Tungsten carbide-tipped blades: Available in a few sizes. Used only on large, very rigid sawing machines for high-production sawing of difficult materials.
Saw Blade Selection — The process of choosing the best bandsaw blade for a particular job must start with an evaluation of the material to be cut. Such factors as hardness, machinability, cross-sectional shape and area must be considered.
After the material to be cut has been properly identified, the selector on the machine can be used to help select the proper blade and cutting speed, tables and selectors are helpful, but the operator often must make choices that affect the three variables present in every sawing operation: cutting rate, tool life and accuracy. Generally, increasing any one variable results in a decrease in one or both of the others. For example, an increase in cutting rate always reduces tool life and may affect accuracy.
Saw Blade Welding — Nearly all vertical metalcutting bandsaws have an attachment for butt-welding blades electrically. It is usually set on the column of the machine at the operator's left and consists of a blade cutter, a small grinding wheel and the butt-welding machine. The blade welding attachment can be used for making saw bands from bulk sawblade stock or for welding bands that have been cut and inserted into a hole in a workpiece that is to be band-sawed internally.
The importance of making good welds in saw blades cannot be overemphasized. Breakage caused by poor welding, improper joint finishing or improper heat treatment is time consuming and potentially dangerous.
The resistance-type butt welders found on almost all vertical bandsaws operate by causing electrical current to flow through the ends of the bandsaw blade while pressure is being applied. The high resistance where the blade-ends meet causes the metal to become white hot momentarily, and the blade-ends fuse. Provision is made for annealing (softening) the welded joint. As the operator presses the anneal button for a very short time, current flows through the completed joint until the joint heats to a dull red. The joint then anneals as it cools slowly.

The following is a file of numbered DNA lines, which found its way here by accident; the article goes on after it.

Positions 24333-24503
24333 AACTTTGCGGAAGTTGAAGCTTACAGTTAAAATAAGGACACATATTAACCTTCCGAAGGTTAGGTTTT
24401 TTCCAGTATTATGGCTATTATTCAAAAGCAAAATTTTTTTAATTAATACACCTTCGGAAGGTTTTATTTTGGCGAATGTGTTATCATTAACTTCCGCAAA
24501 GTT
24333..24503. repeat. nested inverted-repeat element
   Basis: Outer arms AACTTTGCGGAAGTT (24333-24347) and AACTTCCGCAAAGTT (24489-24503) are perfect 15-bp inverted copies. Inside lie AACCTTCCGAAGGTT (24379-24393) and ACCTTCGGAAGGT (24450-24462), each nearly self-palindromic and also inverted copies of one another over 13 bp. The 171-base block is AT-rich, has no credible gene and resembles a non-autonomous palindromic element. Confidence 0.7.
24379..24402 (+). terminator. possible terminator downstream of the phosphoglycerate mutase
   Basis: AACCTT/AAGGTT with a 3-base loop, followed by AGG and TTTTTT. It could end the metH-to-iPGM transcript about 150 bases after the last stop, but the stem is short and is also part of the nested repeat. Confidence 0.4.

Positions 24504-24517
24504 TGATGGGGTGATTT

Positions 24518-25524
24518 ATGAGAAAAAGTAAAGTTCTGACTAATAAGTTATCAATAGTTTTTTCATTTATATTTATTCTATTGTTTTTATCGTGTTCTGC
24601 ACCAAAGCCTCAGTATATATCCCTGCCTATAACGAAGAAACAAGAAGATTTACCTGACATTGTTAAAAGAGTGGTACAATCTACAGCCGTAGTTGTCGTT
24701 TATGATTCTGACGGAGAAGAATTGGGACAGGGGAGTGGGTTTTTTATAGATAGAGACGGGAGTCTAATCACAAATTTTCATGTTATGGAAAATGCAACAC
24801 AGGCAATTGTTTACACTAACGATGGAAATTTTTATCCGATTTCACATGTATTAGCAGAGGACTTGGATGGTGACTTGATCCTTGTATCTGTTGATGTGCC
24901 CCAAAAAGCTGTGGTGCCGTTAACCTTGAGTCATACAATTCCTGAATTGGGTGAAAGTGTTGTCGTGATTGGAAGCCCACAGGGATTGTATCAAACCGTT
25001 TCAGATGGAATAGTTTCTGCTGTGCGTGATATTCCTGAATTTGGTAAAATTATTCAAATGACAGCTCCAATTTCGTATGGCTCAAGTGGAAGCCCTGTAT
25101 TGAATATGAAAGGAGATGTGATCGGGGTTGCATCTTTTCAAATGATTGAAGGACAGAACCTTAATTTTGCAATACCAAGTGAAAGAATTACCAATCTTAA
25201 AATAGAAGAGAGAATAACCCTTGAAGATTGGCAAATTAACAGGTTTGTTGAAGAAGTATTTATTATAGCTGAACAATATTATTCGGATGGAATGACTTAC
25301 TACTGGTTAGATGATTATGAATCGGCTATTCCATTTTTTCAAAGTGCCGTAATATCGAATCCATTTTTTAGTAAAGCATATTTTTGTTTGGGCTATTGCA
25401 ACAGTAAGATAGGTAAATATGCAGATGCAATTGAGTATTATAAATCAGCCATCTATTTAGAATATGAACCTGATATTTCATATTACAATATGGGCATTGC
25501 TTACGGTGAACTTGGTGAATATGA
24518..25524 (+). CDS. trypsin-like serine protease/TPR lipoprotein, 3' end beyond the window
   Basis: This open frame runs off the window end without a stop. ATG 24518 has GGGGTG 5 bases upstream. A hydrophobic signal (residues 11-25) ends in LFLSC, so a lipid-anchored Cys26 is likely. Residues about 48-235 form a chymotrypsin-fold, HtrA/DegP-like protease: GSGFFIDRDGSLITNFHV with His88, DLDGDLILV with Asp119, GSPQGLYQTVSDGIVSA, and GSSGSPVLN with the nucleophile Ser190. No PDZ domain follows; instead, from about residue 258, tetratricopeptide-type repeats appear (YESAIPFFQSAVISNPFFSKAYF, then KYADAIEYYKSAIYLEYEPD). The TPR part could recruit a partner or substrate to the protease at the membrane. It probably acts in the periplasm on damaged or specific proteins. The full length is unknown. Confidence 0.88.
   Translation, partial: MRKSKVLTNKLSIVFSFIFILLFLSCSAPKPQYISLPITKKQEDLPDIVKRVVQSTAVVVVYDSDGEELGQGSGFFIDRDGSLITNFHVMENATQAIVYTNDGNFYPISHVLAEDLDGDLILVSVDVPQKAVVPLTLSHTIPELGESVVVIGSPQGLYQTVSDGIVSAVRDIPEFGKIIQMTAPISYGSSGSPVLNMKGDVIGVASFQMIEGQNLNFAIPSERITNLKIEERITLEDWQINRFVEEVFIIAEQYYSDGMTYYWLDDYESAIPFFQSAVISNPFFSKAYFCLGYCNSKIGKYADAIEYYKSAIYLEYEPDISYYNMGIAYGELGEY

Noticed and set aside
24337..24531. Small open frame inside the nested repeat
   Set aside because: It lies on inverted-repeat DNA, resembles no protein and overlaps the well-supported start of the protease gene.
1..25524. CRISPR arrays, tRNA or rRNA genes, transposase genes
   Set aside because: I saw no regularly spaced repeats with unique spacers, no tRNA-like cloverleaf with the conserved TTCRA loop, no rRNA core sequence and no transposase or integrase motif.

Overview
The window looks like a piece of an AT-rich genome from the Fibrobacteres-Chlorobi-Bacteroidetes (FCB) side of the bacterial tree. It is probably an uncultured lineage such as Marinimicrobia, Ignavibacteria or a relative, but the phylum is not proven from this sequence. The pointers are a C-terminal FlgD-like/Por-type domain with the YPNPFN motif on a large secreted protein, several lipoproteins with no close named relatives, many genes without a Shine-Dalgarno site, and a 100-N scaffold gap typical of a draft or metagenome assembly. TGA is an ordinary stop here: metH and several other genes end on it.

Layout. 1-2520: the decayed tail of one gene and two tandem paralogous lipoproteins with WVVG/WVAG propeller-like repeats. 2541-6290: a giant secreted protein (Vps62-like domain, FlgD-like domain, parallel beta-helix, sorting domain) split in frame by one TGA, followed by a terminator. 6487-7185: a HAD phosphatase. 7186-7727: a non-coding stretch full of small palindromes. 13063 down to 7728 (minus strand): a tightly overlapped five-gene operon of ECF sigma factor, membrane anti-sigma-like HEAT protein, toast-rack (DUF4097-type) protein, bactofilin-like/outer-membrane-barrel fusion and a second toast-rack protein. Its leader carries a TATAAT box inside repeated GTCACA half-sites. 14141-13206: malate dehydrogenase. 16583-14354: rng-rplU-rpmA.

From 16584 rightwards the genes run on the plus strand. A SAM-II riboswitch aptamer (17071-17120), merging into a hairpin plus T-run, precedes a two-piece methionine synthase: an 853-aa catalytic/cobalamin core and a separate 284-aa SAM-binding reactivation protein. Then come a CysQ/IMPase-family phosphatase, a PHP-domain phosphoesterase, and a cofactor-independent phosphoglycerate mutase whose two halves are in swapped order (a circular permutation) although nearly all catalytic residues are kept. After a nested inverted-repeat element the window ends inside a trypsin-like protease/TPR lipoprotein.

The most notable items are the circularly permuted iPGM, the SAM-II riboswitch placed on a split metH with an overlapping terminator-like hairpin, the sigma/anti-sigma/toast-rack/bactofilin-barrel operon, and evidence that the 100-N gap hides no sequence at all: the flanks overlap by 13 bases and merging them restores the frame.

In most sawing operations, the work is held stationary and the saw blade is moved relative to it. As shown above, there are three basic types of sawing operations, according to the saw blade motion involved.
Hacksawing — Hacksawing involves a linear reciprocating motion of the saw against the workpiece. This method of sawing is often used in cut-off operations. Cutting takes place only on the forward stroke of the saw blade. Because of this intermittent cutting action, hacksawing is less efficient than other sawing methods. Hacksawing can be done manually or with a power hacksaw. A power hacksaw provides a drive mechanism to operate the saw blade at a desired speed and feedrate.
Power hacksaw: The power hacksaw is the original and least expensive saw for the work. These saws work the same as a hand hacksaw: They cut on the forward stroke and then lift slightly so that the blade does not drag on the return stroke.
The size of a power hacksaw is the cross section of the largest piece of stock that it can cut. Typical sizes are 6x6 inches to 24x24 inches. The motors used will vary from 1 to 10 hp.
The speed of these saws is expressed as “strokes per minute.” This may range from 30 strokes per minute for large cuts with heavy saws on difficult materials, up to 165 strokes per minute on carbon steels and nonferrous materials. The hacksaw usually has four to six different speeds available.
Feed may be a positive advance per stroke or may be gauged by a friction or pressure drive. The smaller power hacksaws feed about 0.006 ips (inches per stroke) and the larger ones 0.012 to 0.030 ips. Feed pressures will be 450 to 750 pounds on the blades. Work is held in a built-in vise, which may be hand or power operated.